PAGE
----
We will not present the formal conditions for convergence and asymptotic normality of SPSA, as such conditions are available in many references (e.g., Dippon and Renz, 1997; Gerencsér, 1999; Spall, 1992, 2003, Chap. 7). These conditions are essentially identical to the standard conditions for convergence of SA algorithms, with the exception of the additional conditions on the user-generated perturbation vector  .

The choice of the distribution for generating the is important to the performance of the algorithm. The standard conditions for the elements of are that the are independent for all , , identically distributed for all at each , symmetrically distributed about zero and uniformly bounded in magnitude for all . In addition, there is an important inverse moments condition:

for some and . The role of this condition is to control the variation of the elements of (which have in the denominator). One simple and popular distribution that satisfies the inverse moments condition is the symmetric Bernoulli distribution. (In fact, as discussed in Spall, 2003, Sect. 7.7, this distribution can be shown to be optimal under general conditions when using asymptotic considerations.) Two common mean-zero distributions that do not satisfy the inverse moments condition are symmetric uniform and normal with mean zero. The failure of both of these distributions is a consequence of the amount of probability mass near zero. Exercise 7.3 in Spall (2003) illustrates the dramatic performance degradation that can occur through using distributions that violate the inverse moments condition.

As with any real-world implementation of stochastic optimization, there are important practical considerations when using SPSA. One is to attempt to define so that the magnitudes of the elements are similar to one another. This desire is apparent by noting that the magnitudes of all components in the perturbations are identical in the case where identical Bernoulli distributions are used. Although it is not always possible to choose the definition of the elements in , in most cases an analyst will have the flexibility to specify the units for to ensure similar magnitudes. Another important consideration is the choice of the gains . The principles described for FDSA above apply to SPSA as well. Section 7.5 of Spall (2003) provides additional practical guidance.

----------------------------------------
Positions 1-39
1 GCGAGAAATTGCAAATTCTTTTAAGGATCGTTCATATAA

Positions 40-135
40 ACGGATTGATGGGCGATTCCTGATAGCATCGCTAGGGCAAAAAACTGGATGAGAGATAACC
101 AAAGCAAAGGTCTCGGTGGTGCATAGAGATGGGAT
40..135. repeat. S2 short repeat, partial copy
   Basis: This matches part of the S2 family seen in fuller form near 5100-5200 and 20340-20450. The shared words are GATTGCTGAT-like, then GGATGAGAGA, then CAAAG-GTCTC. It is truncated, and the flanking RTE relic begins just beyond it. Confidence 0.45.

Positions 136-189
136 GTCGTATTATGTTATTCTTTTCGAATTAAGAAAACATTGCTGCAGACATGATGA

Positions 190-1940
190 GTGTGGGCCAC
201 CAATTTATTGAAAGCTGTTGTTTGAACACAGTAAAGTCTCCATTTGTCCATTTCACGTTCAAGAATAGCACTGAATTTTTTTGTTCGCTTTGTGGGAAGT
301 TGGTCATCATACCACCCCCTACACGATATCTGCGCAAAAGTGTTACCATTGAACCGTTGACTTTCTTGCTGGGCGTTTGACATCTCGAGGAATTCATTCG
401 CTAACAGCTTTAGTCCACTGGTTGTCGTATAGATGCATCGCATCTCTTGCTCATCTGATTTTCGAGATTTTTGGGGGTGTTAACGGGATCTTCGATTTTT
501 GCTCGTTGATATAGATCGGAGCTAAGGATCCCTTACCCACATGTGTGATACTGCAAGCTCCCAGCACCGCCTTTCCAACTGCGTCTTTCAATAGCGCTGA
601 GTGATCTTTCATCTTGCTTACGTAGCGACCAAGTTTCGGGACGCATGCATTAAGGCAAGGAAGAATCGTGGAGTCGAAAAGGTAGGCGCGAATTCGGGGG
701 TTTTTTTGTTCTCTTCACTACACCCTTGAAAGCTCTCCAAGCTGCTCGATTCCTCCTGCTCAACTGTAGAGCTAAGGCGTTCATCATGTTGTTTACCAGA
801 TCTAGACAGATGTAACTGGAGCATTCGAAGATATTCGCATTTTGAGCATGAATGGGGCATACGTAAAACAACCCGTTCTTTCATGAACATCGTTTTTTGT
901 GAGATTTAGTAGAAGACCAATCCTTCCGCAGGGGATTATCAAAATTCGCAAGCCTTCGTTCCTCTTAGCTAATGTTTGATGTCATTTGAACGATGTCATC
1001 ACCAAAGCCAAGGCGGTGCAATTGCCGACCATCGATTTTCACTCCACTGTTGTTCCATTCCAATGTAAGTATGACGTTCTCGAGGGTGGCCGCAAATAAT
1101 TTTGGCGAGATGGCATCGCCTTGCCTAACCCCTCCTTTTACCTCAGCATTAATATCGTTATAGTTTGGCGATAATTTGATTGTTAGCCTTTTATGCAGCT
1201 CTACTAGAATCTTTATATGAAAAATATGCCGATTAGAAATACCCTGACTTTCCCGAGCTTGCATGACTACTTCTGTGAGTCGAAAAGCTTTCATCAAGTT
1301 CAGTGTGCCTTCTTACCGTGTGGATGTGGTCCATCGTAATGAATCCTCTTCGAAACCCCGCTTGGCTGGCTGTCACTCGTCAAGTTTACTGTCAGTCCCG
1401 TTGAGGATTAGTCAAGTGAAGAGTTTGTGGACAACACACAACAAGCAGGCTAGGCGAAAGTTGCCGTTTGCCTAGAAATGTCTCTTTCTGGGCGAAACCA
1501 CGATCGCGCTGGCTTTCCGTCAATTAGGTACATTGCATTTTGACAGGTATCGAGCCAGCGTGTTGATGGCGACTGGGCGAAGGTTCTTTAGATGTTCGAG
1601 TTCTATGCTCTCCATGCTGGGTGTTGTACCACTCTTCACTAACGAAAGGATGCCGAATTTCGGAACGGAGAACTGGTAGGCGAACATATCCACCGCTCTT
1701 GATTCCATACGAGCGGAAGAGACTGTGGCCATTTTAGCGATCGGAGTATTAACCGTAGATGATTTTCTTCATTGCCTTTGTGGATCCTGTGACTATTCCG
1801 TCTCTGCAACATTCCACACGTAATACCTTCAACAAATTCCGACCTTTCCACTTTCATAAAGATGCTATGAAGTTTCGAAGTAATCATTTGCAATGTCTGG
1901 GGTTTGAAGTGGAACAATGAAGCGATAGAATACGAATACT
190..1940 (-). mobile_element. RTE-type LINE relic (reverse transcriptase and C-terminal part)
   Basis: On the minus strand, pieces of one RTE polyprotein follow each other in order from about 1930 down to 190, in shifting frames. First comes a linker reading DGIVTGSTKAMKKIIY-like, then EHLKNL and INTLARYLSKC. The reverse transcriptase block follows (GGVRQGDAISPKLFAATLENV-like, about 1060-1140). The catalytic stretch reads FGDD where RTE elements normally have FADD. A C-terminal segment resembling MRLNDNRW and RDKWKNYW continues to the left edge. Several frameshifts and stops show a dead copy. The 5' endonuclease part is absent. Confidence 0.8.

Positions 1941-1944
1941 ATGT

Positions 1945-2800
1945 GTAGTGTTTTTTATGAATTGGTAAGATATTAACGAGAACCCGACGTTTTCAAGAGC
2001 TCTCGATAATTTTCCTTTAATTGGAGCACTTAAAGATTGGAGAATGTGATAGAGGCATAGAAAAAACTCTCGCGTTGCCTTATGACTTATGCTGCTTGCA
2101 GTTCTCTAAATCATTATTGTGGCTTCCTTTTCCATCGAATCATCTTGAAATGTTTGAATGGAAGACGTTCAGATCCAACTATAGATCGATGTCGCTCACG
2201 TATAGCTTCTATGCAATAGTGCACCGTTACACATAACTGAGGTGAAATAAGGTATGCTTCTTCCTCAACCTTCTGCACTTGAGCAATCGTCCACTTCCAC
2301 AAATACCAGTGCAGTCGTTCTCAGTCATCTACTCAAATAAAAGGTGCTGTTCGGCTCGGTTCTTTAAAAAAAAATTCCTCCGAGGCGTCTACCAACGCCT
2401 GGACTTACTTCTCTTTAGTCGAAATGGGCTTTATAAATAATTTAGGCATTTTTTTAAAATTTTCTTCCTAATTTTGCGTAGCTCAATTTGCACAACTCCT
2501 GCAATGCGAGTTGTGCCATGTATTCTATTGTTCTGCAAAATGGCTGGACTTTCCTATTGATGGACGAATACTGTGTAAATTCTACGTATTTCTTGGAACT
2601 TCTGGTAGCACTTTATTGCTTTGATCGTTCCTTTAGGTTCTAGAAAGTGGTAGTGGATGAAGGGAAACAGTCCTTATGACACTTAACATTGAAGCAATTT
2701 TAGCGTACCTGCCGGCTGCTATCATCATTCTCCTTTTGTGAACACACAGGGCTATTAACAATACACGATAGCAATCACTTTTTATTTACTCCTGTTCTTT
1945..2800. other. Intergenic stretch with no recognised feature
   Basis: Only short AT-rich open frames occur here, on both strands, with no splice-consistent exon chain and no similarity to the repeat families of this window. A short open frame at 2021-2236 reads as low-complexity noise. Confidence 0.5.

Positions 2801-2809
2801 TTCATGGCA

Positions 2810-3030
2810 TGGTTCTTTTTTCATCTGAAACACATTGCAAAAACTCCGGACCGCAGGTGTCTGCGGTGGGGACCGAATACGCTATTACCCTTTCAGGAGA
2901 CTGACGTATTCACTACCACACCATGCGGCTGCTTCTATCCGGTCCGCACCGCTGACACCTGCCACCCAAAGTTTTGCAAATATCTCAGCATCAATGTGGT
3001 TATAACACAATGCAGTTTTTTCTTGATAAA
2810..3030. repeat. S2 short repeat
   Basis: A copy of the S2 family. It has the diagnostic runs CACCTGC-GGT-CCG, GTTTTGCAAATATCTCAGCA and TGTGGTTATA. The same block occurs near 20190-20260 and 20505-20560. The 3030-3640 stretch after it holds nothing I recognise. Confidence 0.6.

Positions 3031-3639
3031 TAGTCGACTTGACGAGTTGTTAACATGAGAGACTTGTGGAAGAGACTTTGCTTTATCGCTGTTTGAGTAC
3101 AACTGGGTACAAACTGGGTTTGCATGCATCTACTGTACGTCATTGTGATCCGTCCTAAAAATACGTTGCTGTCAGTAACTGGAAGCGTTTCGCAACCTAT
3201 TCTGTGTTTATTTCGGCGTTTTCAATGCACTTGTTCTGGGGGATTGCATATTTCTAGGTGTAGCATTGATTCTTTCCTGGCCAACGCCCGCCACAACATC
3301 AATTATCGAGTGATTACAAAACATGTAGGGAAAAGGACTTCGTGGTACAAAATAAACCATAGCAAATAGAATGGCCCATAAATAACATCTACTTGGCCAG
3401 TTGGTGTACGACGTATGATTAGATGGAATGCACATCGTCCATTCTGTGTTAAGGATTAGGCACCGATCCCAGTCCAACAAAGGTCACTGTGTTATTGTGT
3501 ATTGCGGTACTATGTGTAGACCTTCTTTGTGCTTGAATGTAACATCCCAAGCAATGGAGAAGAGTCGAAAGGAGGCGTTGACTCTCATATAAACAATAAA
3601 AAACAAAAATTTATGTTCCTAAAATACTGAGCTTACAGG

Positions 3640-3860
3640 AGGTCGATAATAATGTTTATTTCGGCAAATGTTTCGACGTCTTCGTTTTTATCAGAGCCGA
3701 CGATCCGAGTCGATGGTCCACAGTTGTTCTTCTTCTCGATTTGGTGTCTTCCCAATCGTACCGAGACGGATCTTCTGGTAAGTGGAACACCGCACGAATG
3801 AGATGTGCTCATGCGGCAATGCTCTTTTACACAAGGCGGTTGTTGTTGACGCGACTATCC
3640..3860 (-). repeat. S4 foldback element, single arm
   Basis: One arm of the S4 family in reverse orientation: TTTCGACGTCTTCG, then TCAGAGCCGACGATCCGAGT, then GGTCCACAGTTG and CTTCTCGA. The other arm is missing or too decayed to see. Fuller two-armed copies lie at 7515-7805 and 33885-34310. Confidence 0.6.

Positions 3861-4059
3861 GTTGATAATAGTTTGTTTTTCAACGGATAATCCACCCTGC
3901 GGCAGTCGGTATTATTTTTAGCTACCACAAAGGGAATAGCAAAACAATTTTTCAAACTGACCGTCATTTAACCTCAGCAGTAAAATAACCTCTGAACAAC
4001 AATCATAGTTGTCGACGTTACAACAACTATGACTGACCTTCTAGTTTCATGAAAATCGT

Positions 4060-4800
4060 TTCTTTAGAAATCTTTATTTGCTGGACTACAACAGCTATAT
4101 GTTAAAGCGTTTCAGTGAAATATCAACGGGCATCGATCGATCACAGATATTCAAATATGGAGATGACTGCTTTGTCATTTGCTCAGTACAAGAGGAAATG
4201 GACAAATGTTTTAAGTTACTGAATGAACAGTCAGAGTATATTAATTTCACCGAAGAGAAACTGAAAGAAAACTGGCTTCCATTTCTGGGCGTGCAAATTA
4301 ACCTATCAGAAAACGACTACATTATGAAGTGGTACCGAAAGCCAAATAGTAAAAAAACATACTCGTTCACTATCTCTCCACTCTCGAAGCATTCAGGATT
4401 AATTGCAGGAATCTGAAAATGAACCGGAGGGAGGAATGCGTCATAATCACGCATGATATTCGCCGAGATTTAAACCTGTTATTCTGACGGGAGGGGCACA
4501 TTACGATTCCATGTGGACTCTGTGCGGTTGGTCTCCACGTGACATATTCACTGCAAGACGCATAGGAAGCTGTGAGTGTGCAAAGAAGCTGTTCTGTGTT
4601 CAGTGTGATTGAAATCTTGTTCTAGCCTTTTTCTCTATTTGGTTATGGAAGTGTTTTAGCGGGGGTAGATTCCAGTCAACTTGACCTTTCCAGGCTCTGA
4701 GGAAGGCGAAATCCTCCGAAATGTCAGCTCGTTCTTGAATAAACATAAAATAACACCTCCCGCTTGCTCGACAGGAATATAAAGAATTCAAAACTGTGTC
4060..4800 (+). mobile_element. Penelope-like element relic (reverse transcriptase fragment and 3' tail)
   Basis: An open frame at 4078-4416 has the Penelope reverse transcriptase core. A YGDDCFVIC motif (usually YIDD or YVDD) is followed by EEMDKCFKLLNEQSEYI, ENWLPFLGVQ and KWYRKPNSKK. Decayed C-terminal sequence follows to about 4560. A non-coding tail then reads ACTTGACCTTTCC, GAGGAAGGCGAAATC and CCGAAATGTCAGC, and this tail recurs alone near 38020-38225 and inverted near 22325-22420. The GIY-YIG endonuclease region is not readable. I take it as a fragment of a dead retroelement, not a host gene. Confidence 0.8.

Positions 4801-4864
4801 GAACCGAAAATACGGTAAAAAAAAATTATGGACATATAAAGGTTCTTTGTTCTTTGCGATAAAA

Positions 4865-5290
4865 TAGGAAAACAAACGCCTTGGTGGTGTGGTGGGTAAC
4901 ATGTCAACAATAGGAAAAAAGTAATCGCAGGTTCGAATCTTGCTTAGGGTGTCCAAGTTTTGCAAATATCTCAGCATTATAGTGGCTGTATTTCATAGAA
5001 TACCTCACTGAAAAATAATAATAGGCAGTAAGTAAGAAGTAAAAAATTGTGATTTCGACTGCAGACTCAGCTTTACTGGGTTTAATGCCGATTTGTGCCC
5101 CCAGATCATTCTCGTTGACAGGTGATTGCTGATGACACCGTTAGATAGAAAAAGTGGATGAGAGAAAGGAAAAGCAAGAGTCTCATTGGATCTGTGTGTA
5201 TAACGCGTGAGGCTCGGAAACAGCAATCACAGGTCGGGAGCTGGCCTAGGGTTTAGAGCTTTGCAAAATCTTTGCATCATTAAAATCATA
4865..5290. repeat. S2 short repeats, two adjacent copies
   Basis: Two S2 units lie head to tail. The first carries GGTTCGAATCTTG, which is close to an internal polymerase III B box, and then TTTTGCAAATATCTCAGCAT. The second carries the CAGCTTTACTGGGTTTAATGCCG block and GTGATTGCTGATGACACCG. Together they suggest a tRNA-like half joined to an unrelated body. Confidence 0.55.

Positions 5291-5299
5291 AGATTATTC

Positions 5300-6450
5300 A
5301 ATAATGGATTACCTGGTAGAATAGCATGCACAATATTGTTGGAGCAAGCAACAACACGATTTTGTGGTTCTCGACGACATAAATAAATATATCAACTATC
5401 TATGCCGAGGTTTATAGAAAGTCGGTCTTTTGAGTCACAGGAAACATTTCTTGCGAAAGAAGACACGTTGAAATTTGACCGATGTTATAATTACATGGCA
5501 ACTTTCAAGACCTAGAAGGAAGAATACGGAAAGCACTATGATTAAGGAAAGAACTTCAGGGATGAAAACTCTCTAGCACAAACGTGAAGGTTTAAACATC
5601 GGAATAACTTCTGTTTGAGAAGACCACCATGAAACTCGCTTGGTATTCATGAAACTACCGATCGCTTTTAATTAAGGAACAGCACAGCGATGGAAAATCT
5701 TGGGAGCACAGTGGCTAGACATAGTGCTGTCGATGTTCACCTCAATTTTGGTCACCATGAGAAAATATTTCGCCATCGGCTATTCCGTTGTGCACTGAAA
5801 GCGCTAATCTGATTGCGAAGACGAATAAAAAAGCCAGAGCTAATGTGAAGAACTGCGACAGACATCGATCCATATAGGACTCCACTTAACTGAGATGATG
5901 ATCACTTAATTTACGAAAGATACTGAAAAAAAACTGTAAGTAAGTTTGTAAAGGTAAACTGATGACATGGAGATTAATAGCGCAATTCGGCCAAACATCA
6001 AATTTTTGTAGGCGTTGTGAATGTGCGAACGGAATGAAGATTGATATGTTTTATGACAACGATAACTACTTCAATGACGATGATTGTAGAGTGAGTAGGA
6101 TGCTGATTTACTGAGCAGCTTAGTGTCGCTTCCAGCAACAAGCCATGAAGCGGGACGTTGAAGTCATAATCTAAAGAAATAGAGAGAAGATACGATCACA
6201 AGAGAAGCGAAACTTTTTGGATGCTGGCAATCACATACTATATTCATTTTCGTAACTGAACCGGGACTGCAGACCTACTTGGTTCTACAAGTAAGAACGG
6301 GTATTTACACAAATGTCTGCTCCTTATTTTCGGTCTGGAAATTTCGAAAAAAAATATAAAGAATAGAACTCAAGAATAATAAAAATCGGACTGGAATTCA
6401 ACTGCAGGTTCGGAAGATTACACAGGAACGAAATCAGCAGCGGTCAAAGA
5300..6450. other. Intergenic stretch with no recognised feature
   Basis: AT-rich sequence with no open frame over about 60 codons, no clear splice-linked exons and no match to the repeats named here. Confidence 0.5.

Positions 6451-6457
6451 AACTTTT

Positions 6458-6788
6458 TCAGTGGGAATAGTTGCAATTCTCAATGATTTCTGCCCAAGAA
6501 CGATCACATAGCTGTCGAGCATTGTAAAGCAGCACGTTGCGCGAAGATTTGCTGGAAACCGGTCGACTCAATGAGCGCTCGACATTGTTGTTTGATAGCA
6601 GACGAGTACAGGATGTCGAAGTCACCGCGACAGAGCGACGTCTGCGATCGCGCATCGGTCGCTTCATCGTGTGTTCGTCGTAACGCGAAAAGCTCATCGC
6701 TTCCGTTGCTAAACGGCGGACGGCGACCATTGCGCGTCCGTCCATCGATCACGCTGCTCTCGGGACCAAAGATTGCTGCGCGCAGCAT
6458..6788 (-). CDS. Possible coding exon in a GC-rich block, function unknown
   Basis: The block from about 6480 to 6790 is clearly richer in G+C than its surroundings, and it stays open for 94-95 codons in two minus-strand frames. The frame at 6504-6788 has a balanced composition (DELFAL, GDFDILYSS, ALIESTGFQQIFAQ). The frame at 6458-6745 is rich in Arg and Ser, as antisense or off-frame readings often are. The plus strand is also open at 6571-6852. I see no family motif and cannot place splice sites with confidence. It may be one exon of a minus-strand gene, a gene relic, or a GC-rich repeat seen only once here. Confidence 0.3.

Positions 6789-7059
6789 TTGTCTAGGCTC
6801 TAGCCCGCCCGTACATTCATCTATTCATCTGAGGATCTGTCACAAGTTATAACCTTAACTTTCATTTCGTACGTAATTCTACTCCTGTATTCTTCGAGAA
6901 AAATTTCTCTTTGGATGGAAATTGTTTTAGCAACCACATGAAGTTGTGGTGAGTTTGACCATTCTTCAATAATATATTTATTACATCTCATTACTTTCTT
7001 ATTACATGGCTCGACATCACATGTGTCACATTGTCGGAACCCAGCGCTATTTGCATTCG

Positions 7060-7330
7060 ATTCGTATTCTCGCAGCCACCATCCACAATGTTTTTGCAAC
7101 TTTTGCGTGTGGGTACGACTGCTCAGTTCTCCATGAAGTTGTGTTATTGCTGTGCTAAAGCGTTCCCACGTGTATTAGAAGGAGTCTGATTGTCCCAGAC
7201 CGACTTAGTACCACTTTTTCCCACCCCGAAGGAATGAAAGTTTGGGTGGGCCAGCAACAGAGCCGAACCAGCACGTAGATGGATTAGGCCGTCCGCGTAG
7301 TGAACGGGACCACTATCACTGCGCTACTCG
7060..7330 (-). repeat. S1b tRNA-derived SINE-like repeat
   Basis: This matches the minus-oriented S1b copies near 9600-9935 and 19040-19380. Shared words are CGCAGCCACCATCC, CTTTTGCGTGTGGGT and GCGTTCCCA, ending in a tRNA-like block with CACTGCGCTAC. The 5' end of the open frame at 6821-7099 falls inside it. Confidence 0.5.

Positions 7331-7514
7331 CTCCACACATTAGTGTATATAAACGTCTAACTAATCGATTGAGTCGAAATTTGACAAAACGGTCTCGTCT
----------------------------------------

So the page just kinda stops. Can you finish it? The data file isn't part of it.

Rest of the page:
There have been a number of important extensions of the basic SPSA method represented by the combination of (6.4) and (6.6). Three such extensions are to the problem of global (versus local) optimization, to discrete (versus continuous) problems, and to include second-order-type information (Hessian matrix) with the aim of creating a stochastic analogue to the deterministic Newton-Raphson method.

The use of SPSA for global minimization among multiple local minima is discussed in Maryak and Chin (2001). One of their approaches relies on injecting Monte Carlo noise in the right-hand side of the basic SPSA updating step in (6.4). This approach is a common way of converting SA algorithms to global optimizers through the additional ''bounce'' introduced into the algorithm (Yin, 1999). Maryak and Chin (2001) also show that basic SPSA without injected noise (i.e., (6.4) and (6.6) without modification) may, under certain conditions, be a global optimizer. Formal justification for this result follows because the random error in the SP gradient approximation acts in a way that is statistically equivalent to the injected noise mentioned above.

Discrete optimization problems (where may take on discrete or combined discrete/continuous values) are discussed in Gerencsér et al. (1999). Discrete SPSA relies on a fixed-gain (constant and ) version of the standard SPSA method. The parameter estimates produced are constrained to lie on a discrete-valued grid. Although gradients do not exist in this setting, the approximation in (6.6) (appropriately modified) is still useful as an efficient measure of slope information.

Finally, using the simultaneous perturbation idea, it is possible to construct a simple method for estimating the Hessian (or Jacobian) matrix of  while, concurrently, estimating the primary parameters of interest ( ). This adaptive SPSA (ASP) approach produces a stochastic analogue to the deterministic Newton-Raphson algorithm (e.g., Bazaraa et al., 1993, pp. 308-312), leading to a recursion that is optimal or near-optimal in its rate of convergence and asymptotic error. The approach applies in both the gradient-free setting emphasized in this section and in the root-finding/stochastic gradient-based (Robbins-Monro) setting reviewed in Spall (2003, Chaps. 4 and 5). Like the standard SPSA algorithm, the ASP algorithm requires only a small number of loss function (or gradient, if relevant) measurements per iteration - independent of the problem dimension - to adaptively estimate the Hessian and parameters of primary interest. Further information is available at Spall (2000) or Spall (2003, Sect. 7.8).

Next: 6.4 Genetic Algorithms Up: 6. Stochastic Optimization Previous: 6.2 Random Search